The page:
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Inside the Village: Church Goes Hi-Tech to Spread the Word

The First Presbyterian Church of Babylon is everything a church should be: welcoming, historic and beautiful. It's also not afraid of embracing the digital age to reach its parish.

When Pastor Thomas D. Sutter, a traditional pastor and a traditional man who wears cuff links on his shirt sleeves and a tie to work each day, shares his philosophy about being a pastor, he doesn't quote a verse from the bible, but rather a verse from a well known Brooklyn philosopher of sorts, Neil Diamond.

“The best way I can describe New Testament ministry is from his song 'Brother Love's Traveling Salvation Show',” Pastor Sutter said. “The verse says 'Now you got yourself two good hands, and when your brother is troubled, you got to reach out your one hand for him, 'cause that's what it's there for. And when your heart is troubled, you gotta reach out your other hand, reach it out to the man up there, 'cause that's what he's there for.' That is what we are supposed to do.”

Pastor Sutter, who relocated from Kansas with his wife to become the new pastor for the First Presbyterian Church of Babylon in 2005, left his former church because he needed more of a challenge in meeting the needs of the people he pastors to, and admits he was surprised to find it here.

“When I saw what they were doing here, how they are socially progressive but theologically conservative, which on Long Island is so rare, I knew I wanted to come here,” Pastor Sutter said.

“The elementary school provides an excellent education to anyone, not just church members, and the church underwrites a significant portion of the tuition. The school's gymnasium is used to serve a hot dinner every Thursday night to those in need. There is also a youth group that draws 80 to 100 kids, and maybe five of them are part of the church. It is all done as an outreach to the community. When I saw what this church was doing socially, I wanted to be a part of it.”

The church has a long history. The building where services are currently held, which was built in 1870, is the fourth church building. The first building, which was built in 1730, was located further east on Montauk Highway in what is now West Islip, across from CVS.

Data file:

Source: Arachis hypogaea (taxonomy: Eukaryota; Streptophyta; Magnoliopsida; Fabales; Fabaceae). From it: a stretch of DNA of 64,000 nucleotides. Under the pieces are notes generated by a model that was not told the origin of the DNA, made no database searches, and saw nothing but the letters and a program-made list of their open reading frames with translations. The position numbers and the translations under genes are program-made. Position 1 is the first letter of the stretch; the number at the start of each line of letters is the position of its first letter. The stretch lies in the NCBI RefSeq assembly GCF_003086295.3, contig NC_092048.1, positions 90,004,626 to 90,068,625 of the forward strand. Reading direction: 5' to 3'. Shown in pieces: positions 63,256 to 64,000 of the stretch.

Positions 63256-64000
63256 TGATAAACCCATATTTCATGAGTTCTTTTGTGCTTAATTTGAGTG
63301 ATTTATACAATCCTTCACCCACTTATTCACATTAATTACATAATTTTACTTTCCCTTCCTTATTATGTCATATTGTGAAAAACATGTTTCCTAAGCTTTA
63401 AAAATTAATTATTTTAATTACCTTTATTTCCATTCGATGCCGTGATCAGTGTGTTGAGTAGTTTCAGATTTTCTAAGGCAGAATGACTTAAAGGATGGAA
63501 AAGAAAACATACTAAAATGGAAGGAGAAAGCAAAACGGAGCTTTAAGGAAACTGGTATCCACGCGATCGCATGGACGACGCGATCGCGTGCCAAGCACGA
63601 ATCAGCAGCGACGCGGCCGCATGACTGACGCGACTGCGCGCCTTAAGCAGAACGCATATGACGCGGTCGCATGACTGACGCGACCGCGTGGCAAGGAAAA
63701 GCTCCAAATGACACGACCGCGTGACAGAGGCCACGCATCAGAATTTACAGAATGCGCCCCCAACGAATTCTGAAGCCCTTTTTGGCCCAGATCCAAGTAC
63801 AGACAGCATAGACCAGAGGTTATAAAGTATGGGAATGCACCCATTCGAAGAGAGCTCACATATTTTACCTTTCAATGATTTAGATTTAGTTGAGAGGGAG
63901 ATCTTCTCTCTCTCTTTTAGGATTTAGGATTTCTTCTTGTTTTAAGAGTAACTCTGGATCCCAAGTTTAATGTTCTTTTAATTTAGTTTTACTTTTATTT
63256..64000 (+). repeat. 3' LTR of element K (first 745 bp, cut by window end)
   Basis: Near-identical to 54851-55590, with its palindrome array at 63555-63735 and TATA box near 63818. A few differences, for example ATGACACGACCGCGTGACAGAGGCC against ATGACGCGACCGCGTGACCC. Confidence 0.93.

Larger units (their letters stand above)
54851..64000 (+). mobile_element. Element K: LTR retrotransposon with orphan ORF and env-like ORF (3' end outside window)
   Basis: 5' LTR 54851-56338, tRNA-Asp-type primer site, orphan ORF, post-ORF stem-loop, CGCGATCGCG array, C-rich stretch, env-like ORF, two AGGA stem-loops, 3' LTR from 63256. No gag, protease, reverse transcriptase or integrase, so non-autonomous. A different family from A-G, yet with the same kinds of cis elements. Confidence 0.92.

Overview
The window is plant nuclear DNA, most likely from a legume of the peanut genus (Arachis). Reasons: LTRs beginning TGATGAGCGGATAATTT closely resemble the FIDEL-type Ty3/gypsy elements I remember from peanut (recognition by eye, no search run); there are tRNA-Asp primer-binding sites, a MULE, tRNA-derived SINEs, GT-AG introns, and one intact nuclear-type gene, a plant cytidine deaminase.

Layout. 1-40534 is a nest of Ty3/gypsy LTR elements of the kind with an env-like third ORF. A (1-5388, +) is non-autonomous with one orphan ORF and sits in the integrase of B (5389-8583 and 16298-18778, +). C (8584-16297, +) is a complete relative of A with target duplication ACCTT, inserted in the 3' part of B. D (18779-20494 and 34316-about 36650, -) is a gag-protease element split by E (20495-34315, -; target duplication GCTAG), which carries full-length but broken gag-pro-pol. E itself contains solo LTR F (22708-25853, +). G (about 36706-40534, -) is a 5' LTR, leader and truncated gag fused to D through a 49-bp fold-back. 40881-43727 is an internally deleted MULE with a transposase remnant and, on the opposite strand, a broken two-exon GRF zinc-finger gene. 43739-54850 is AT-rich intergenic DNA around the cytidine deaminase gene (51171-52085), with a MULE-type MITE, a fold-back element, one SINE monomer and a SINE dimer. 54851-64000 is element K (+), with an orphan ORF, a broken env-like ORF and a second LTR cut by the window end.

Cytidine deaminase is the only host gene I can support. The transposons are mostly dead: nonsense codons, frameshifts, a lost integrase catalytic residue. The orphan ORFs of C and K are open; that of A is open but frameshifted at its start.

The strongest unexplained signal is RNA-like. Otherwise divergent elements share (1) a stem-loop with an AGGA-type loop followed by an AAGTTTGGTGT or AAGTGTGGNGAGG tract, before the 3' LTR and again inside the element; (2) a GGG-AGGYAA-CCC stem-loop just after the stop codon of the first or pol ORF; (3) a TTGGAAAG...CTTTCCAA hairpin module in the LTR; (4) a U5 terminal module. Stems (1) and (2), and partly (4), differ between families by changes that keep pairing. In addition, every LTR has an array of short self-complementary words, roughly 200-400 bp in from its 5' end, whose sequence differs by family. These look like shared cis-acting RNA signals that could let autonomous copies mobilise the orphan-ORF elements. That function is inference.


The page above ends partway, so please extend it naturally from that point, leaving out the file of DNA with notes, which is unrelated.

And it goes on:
At that time it was named the Presbyterian Church of Islip and Huntington South. That church building became a casualty of the Revolutionary War when British soldiers tore it down in 1778 and took the wood to Hempstead to use it to build barracks for their troops.

The second church building, erected in 1784, is now home to the church offices. Building three, which went up in 1838 due to the growth of the congregation, is now know as the parish hall or the fellowship hall. In 1857, a new congregation formed in Islip, so the church changed its name to The Presbyterian Church of Huntington South. In 1870, it was changed again to the current name. In the 1920's, the gym was added to the hall, and the school building was added in the 1960's.

Some may find it surprising to learn that Pastor Sutter did not become a full time pastor until 1994. He was born and raised Catholic and spent two years in a seminary before going into the Navy and then to college where he earned his degree in business administration.

He took his first computer programming class in 1968  and “it was main frame only,” he said. After college he worked as a computer programmer for 11 years before becoming a part time pastor in 1991.

What is not surprising is that he used his modern technology skills to bring the congregation into the 21st century.

Cameras and two large video screens were installed in the church in 2008, not only to make it easier for the audience to see him deliver his weekly message, but also to bring church services to the Internet.

“We broadcast our weekly service live on the Internet,” Pastor Sutter said. “This is the technological revolution. This is getting the message to more people to have more of an impact," he explains, noting that churches have successfully used newspapers, radio and TV to get the message out.

"They were new methods back then. Some churches that do not embrace the modern electronic technology or other changes have a fear that it will adulterate the message," he says. "But you can change the method without changing the message.”

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